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Vikings Send Heartfelt Letters to El Paso, Dayton Communities


EAGAN, Minn. — The shock struck Rob Rodriguez first.

Then came the sadness.

The pride, always there, might be stronger than before.

On Aug. 3, with the Vikings set to hold their annual night practice of training camp, the Vikings assistant defensive line coach had a window for a nap at the team hotel.

"As I was settling in, I got a text from my brother, and he was saying there was an active shooter at the mall, and he wanted to make sure everyone was OK," Rodriguez explained. "A family text chain was already going."

Still trying to piece together what was happening, Rodriguez searched Twitter for more information.

The people of his beloved hometown, El Paso, adjacent to the mall where he had gone on his first date years ago, were under attack.

"Instantly it all became very real, and then you start to worry about your family," Rodriguez said. "Thank goodness, my family did a good job of communicating with each other, so I knew my immediate family was OK, but I have such a big family."

Details emerged.

A 21-year-old who drove approximately 650 miles from the Dallas area to El Paso identified himself as the shooter and told investigators the incident was racially motivated.

Twenty-two people perished, including one as young as 15. Twenty-four more were injured in the rampage.

" 'Shock' is the right word. It's a terrifying feeling," Rodriguez said. "You've got to understand, El Paso, even though it's a big city, it's very much a small town and a tight-knit community. We all know each other. Sure enough, two degrees of separation, you're talking about this person or that person. It really is a big family, so it was shock and terror.

"Sadness didn't kick in until later," he continued. "I felt shocked for the first time in a long time. I can't imagine being a person that lost someone close to them because of the emotions that I was going through."

Representing the 915

Internal emotions still stirring, Rodriguez outwardly expressed his support for his hometown by writing "915" (area code of El Paso) on the front of his black Vikings hat before the night practice.

"It was still really fresh. I had a lot of emotions, and there was still a lot of fear in me because we didn't know exactly [that all relatives were OK], when I walked out to the field, I was still in shock, and we were still looking for people," Rodriguez said. "We were trying to make sure that some of our cousins and extended family and friends were OK. We didn't know, so you're kind of fearful of that because you've already accepted that something bad has happened, and you're just fearful that it's someone close to you. It was an uneasy feeling."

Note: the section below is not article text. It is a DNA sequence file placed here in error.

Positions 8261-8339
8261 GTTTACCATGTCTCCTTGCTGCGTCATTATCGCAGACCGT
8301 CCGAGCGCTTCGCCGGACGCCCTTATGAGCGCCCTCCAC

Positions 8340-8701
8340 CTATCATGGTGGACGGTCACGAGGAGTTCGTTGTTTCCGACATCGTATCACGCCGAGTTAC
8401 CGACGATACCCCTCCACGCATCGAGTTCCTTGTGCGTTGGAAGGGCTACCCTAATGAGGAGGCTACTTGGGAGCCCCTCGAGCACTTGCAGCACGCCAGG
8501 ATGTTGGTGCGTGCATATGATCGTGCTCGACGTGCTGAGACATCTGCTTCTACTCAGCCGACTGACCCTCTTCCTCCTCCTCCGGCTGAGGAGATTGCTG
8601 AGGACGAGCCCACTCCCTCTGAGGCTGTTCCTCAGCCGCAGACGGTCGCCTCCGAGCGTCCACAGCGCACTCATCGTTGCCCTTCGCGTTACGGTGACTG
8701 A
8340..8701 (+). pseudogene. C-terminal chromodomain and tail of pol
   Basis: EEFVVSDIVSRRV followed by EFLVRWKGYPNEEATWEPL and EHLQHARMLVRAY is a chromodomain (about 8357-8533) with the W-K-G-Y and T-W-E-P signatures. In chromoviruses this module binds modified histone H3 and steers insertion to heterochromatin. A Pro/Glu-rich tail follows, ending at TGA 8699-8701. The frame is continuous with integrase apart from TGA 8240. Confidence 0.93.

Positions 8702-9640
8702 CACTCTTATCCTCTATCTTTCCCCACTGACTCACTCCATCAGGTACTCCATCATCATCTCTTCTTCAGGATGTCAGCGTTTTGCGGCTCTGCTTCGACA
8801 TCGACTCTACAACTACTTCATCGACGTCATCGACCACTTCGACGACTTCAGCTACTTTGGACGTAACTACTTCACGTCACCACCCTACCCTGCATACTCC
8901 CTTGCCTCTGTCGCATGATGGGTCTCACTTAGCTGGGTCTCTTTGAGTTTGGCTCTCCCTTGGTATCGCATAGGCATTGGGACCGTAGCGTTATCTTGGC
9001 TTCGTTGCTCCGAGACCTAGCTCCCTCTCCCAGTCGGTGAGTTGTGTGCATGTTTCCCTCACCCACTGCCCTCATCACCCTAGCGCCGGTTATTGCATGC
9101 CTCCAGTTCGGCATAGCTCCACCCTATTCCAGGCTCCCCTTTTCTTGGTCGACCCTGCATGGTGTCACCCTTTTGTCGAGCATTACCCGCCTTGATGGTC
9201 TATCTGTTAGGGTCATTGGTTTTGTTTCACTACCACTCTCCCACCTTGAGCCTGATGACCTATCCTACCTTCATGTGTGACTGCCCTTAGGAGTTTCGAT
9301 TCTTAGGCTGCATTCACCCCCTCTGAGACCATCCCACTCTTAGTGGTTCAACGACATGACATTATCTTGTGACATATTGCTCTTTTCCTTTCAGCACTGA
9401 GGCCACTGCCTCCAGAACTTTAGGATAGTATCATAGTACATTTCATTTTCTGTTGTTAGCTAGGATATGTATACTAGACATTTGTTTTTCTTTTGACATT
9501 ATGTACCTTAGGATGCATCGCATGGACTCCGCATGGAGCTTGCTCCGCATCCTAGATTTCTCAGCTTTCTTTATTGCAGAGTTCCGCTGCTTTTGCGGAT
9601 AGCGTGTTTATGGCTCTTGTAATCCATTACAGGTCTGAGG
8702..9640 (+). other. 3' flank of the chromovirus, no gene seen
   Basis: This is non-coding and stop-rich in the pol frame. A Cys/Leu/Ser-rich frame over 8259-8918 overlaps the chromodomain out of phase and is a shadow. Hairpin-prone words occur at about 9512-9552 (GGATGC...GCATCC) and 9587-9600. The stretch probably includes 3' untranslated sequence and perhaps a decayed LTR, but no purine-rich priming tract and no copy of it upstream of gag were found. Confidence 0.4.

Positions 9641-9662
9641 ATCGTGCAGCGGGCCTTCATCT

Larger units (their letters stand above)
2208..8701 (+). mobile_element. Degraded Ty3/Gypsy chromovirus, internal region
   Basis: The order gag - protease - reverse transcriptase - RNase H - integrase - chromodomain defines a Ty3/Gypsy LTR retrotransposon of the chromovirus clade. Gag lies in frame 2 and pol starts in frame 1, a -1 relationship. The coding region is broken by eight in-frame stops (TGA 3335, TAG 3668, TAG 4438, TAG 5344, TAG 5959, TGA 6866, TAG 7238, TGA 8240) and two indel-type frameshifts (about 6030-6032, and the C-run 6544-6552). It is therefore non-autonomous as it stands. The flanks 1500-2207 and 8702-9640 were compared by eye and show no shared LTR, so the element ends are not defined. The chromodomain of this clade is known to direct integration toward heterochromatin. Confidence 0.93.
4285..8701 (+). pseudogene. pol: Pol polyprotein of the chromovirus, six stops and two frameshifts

Rodriguez is accustomed to absorbing the powerful strikes from Danielle Hunter, Everson Griffen and other Vikings defensive linemen during hand-work drills.

Occasional misplacements/mistakes during the drills have at times left bruises on Rodriguez's arms.

But this time, the players replaced hand-work with hugs, passing along a message of "we've got your back."

They had been filled in by defensive line coach Andre Patterson, who himself embraced El Paso when working as an assistant coach at UTEP from 2010-12, about Rodriguez's grief.

"It just says so much about the guys in the room and Andre as well," Rodriguez said. "Andre had conveyed to the guys what had happened and how much my city means to me.

"We are a family within a family on the defensive line," he added. "Like always, they rise to the occasion. They took a load off my shoulders by doing that. They let me take a deep breath and be a coach for a few hours."

After the practice was over, Rodriguez's older of two sons was among the children running out to their fathers, reconnecting after a long start to training camp.

"It just reminds you of everything that's good about my life and how fortunate I am," Rodriguez said. "It gave me a couple of hours of happiness on a really tough day. It still makes me sad to know that those folks were really going through a nightmare that night and I got a window where I got to be really happy because those guys rose to the occasion."


Land of opportunity

That touching post-practice moment couldn't have been predicted when Rodriguez's grandmother, Delia Arrieta, immigrated to El Paso from Camargo, Chihuahua, Mexico, in the early 1960s, leaving behind a ranch she grew up on so that future descendants would have more opportunities. She became a U.S. citizen in the early 1990s, which Rodriguez said was "one of the happiest days of her life."

Rodriguez asked her why she'd leave the ranch and endure the hardships she encountered as a first-generation immigrant. He was part of the answer to his own question.